None of the characters in Our Town are very psychologically complex. Wilder wanted the characters themselves to be as representative and archetypal as possible, so that the audience would not tie these events and ideas down to individual character types, but generalize the story to themselves. On paper, therefore, the characters are all fairly undefined. Every production gives the world a different Emily, a different Stage Manager (a role that Wilder himself played a few times), and this is how Wilder wanted it.
The narrator of Our Town, he exists both within the narrative of Grover's Corners and outside of it, commenting on the action and reporting future events. He is the intermediary between the audience and the vignettes of life in Grover's Corners, directing the characters in how they tell their story and fleshing out the details. He also occasionally steps into individual roles, as Mr. Morgan and the minister and several others. The Stage Manager is kindly and sincere, earnest in his love for Grover's Corners and honest in his appreciation of its ordinariness.
Emily is often remembered as the main character of Our Town, but this is only because of her role in the third act, in which she replaces the Stage Manager as the primary articulator of the principal themes. She is an intelligent girl, taking pride in her schoolwork but without any particular professional ambitions, as befitted her era. She knows what she wants and isn't afraid to pursue her desires, modest though they are. Emily is elected secretary and treasurer of her high school class, and marries George right after graduation. Nine years later, she dies in childbirth.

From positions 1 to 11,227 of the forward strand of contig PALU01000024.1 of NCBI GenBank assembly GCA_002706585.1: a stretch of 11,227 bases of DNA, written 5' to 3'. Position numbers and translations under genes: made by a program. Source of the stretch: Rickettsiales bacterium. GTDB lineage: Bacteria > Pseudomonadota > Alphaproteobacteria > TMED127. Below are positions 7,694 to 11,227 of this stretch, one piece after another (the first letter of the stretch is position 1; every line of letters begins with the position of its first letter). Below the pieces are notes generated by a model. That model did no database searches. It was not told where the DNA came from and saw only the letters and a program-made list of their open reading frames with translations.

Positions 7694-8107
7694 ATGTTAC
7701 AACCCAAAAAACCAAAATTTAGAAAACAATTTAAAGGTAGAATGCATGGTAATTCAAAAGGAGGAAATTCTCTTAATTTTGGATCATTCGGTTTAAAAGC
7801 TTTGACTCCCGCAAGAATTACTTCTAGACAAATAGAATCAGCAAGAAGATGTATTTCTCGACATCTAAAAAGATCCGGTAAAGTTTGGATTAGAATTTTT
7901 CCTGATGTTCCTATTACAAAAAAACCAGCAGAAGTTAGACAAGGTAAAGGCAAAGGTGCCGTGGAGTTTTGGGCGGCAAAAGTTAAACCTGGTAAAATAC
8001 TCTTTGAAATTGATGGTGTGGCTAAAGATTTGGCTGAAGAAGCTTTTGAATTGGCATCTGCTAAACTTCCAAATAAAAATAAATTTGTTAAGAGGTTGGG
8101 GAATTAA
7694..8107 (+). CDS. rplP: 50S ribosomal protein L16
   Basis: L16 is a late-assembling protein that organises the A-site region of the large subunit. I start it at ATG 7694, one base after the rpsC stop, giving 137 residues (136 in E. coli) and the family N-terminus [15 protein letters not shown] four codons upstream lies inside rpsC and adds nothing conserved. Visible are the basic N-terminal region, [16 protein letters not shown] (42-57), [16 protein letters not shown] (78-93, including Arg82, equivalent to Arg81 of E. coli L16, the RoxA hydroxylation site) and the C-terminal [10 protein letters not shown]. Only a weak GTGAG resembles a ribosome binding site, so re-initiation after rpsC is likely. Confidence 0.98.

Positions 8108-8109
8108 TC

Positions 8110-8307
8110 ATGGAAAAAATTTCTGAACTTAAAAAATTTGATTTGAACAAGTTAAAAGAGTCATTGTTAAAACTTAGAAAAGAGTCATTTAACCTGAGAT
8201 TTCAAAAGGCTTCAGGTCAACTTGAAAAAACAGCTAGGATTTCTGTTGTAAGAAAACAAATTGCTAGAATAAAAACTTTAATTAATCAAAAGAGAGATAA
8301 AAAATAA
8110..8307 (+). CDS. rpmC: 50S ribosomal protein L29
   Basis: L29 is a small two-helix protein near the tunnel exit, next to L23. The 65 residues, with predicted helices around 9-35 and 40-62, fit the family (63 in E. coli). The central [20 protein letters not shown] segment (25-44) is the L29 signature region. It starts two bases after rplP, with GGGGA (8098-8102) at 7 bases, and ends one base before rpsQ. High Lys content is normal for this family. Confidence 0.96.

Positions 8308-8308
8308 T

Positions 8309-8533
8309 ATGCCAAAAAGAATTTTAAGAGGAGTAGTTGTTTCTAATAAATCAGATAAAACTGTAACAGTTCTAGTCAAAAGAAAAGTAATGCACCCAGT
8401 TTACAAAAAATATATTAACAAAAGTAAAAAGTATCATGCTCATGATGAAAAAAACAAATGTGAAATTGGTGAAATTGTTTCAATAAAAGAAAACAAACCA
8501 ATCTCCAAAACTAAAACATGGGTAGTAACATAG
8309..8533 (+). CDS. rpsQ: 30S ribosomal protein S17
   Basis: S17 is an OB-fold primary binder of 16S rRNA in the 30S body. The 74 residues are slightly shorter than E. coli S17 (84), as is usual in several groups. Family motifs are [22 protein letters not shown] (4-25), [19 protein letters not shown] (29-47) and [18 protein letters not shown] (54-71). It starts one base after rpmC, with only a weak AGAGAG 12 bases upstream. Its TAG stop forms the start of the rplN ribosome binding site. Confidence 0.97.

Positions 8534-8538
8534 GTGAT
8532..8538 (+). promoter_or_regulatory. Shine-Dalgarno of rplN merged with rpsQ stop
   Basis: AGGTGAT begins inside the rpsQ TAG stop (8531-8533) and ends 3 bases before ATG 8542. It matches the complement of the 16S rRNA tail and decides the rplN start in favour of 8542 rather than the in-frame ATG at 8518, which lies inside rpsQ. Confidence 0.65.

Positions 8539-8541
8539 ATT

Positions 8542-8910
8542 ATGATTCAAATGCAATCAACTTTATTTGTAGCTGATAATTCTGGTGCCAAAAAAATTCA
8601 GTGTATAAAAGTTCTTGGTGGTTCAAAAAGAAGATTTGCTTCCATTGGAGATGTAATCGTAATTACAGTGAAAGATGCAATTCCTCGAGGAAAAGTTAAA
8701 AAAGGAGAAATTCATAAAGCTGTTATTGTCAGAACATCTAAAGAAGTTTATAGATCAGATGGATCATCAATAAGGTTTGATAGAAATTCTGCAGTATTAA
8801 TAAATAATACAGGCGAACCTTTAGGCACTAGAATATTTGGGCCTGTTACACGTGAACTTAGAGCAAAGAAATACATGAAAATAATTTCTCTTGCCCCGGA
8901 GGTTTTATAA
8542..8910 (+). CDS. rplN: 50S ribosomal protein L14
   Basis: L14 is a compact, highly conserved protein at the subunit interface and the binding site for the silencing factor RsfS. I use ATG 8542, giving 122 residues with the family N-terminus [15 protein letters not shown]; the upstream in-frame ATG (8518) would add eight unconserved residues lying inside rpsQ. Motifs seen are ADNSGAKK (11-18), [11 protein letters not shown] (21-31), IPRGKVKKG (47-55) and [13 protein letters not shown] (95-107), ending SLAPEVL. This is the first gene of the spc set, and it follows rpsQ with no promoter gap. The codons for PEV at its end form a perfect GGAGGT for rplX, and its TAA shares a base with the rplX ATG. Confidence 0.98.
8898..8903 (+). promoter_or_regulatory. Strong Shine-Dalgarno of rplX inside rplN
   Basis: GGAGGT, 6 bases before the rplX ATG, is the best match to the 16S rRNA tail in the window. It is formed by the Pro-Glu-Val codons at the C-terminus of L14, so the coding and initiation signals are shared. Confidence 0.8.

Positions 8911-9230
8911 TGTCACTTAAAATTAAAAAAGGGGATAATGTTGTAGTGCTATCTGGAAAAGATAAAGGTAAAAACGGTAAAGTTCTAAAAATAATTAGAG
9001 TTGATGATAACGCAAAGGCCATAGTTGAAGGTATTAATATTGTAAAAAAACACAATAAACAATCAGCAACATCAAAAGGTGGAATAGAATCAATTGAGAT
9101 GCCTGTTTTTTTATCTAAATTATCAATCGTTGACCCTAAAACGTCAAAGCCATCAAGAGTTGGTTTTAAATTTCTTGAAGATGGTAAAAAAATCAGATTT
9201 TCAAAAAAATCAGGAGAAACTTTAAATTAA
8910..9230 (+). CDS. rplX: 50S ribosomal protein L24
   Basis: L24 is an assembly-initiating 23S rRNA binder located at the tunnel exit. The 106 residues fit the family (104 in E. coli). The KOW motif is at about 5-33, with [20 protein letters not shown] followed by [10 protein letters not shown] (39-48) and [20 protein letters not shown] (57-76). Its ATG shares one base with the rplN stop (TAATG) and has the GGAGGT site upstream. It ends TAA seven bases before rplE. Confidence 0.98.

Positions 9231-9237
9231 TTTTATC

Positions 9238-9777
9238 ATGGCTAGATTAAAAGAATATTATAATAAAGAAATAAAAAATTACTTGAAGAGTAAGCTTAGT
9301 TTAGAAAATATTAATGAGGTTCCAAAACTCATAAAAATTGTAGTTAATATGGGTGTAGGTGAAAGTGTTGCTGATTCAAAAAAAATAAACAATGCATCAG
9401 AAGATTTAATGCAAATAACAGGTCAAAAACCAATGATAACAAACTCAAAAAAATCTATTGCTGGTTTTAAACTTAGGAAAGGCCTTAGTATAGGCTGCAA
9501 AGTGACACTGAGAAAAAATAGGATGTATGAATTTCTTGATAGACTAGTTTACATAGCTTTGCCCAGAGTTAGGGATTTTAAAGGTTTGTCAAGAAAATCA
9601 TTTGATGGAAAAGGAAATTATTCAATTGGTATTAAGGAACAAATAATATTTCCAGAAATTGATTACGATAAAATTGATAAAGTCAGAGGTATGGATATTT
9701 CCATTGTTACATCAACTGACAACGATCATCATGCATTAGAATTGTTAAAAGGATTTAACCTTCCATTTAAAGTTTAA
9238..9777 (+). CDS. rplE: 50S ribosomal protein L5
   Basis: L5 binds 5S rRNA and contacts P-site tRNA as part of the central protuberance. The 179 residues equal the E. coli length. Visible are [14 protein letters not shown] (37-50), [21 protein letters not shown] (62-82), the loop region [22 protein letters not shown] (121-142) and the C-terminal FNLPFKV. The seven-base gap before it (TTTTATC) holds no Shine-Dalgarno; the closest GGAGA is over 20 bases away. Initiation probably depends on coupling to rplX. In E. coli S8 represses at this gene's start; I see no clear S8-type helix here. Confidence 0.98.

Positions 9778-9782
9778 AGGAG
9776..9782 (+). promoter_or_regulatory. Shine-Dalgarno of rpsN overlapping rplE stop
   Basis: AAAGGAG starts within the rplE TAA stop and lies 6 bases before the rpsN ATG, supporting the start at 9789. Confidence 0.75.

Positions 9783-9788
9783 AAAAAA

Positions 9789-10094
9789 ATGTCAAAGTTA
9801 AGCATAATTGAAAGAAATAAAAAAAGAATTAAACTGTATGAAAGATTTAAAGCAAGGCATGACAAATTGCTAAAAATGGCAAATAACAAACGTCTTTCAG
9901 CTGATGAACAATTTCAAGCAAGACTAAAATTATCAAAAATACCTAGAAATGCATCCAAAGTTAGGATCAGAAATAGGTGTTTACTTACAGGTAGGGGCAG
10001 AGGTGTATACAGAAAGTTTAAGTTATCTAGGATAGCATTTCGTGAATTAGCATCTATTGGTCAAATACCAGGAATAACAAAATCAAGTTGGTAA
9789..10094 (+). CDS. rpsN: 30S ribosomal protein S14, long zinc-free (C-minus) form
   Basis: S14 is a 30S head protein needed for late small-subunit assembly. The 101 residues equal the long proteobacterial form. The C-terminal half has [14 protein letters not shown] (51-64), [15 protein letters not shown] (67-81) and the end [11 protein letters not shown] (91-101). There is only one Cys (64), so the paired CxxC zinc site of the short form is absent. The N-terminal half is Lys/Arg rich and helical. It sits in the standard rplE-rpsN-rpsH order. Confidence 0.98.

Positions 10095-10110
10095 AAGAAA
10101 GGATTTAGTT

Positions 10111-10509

The star of the school, George is not much of a scholar but a great ball player. His popularity gets in the way of his relationship with Emily, but when she brings this to his attention, he quickly changes his behavior. He is less self-assured than Emily, despite being a boy in a more androcentric time, but he does know that the things he loves most are Emily and Grover's Corners.
The editor of the Grover's Corners Sentinel and Emily and Wally's father. Mr. Webb honestly assesses Grover's Corners as a rather dull place, but he speaks of it with affection. Despite being a newspaperman, he is fairly uninterested in acknowledging the personal tragedy of Simon Stimson's alcoholism. He and Mrs. Webb were married having never met one another, but it worked out well for them and he still believes strongly in the institution of marriage.
She is sensible and serious, and does not have much interest nor time for silliness. She is honest with her children and displays no more affection than is necessary, though of course she loves them very much.
Emily's little brother, four years her junior. He dies of a burst appendix while on a Boy Scout trip.
Dr. Gibbs is an old-fashioned, house-calling general practitioner. As the main doctor for Grover's Corners, he is very over-worked in the opinion of his wife, but he refuses to take a vacation. He is an expert in Civil War battle history, and visiting old battlefields is enough vacation for him, since seeing Europe is liable to make him discontented with Grover's Corners. When he died, the new hospital was named after him.
Worrying and affectionate, Mrs. Gibbs wishes her husband would take a vacation, both because he needs a break and because she is desperate to see Europe. She dies young, while visiting her daughter in Ohio.
George's little sister, four years his junior. She is fanciful and wondering as a girl. She eventually marries an insurance man and moves to Ohio.
The church organist and choirmaster, and the town drunk. Simon battles with alcoholism for years, but rather than helping, the polite New Englanders of Grover's Corners turn a blind eye to his problems. He finds the artless atmosphere of Grover's Corners to be stifling. Never cut out for small town life, he escapes to the bottle and, eventually, to suicide.
Our Town Questions and Answers
The Question and Answer section for Our Town is a great
resource to ask questions, find answers, and discuss the novel.
The opening monologue of the second act, describing the passage of three years in terms of a thousand risings of the sun, contrasts with the motif of the moon in the closing scenes of the first act. Each day ends with a moon and begins with a sun....